June 15 (UPI) -- Oil production from an Alaskan wildlife refuge won't take place for another decade at least and domestic needs by then are uncertain, a federal report found.
The U.S. tax reform passed late last year included language inserted by U.S. Sen. Lisa Murkowski, R-Alaska, that opened the so-called 1002 Area in the Arctic National Wildlife Refuge. Murkowski's office said the 1002 Area is a non-wilderness portion of the refuge and her provision carved out only a "small portion" of the acreage for oil and gas drilling. The area in question represents about 8 percent of total ANWR acreage.
President Donald Trump said the parts of ANWR opened to drillers may rank in the top globally in terms of field potential. A study from the U.S. Geological Survey found as much as 10.4 billion barrels of oil could be considered commercial with oil priced at $30 per barrel. Brent crude oil, the global benchmark for the price of oil, was near $75 per barrel early Friday.
The U.S. Energy Information Administration reported in a daily briefing Friday that, under three different scenarios it looked at, production from ANWR wouldn't start until 2031 "because of the time needed to acquire leases, explore, and develop the required production infrastructure."
The Center for American Progress, a liberal-leaning group, said the push into the Arctic wilderness is reckless and perhaps non-commercial. Its analysis found oil and gas leases would generate about $37.5 million in federal revenue, "far short of the $1 billion to $1.8 billion that drilling proponents claim could be raised."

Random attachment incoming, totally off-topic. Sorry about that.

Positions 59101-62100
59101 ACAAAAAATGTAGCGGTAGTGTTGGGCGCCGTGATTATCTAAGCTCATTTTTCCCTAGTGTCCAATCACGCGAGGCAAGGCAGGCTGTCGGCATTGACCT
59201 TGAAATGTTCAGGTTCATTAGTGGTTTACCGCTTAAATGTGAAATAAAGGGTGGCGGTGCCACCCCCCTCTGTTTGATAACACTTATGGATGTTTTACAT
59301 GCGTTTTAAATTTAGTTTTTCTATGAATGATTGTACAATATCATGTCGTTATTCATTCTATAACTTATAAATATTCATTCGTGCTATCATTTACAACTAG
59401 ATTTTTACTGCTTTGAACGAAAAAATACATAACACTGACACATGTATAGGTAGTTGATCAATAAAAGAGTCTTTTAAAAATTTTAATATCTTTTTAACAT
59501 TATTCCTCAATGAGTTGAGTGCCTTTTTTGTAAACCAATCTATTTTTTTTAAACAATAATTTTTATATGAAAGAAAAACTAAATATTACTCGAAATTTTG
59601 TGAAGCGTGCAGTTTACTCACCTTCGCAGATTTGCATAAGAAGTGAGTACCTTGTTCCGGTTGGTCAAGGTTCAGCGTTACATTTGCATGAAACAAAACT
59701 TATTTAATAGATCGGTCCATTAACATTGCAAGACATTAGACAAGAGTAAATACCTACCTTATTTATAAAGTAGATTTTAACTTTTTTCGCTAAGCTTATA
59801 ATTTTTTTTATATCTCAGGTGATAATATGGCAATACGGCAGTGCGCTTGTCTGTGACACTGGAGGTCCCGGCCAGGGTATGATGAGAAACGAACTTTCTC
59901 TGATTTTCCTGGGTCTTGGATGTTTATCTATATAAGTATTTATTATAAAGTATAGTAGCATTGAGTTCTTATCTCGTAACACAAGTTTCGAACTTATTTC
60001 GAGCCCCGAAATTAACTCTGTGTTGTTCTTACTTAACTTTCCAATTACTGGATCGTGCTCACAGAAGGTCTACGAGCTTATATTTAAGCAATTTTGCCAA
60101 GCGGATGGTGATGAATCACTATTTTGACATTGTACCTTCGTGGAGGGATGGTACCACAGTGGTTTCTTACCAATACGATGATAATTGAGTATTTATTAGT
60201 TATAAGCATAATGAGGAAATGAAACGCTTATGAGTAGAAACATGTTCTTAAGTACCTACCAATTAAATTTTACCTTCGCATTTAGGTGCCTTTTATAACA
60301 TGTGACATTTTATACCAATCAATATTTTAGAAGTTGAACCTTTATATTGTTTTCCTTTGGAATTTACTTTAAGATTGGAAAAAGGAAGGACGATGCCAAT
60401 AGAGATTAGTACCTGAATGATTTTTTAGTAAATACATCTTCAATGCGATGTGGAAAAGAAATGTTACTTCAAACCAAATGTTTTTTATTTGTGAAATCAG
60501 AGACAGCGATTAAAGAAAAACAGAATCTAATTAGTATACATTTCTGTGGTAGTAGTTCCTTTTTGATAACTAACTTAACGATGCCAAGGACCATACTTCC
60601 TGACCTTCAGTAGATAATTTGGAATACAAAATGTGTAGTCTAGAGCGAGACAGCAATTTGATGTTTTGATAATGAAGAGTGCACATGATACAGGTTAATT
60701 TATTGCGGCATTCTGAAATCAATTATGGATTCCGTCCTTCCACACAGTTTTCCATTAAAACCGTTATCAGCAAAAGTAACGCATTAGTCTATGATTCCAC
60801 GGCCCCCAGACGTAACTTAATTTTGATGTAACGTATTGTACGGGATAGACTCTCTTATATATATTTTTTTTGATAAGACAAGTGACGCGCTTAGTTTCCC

The tax bill outlined two lease sales over the next 10 years. In his State of the State address in mid-January, Alaska Gov. Bill Walker said opening up ANWR was a clear signal from the Trump administration to develop natural resources to support an economy hobbled by the energy market collapse a few years ago.
As of June 8, the four-week moving average for Alaskan oil production was 493,000 barrels per day, 1.7 percent less than the same period last year.
The EIA said it's been more than 30 years since the only well in ANWR was drilled and those results are confidential. Reserve estimates, meanwhile, are based on information from the mid-1980s.
Its 2018 reference case, meanwhile, found market dynamics could limit Alaskan production and the domestic appetite for more oil because, after 2040, improvements in fuel economy could limit domestic demand.
"For this reason, demand for additional Alaskan crude oil to be processed in its traditional market could be lower," the report read.
The United States is exporting more of its own oil. Alaskan leaders, meanwhile, have been courting Asian economies, leaving the door open for oil clients overseas.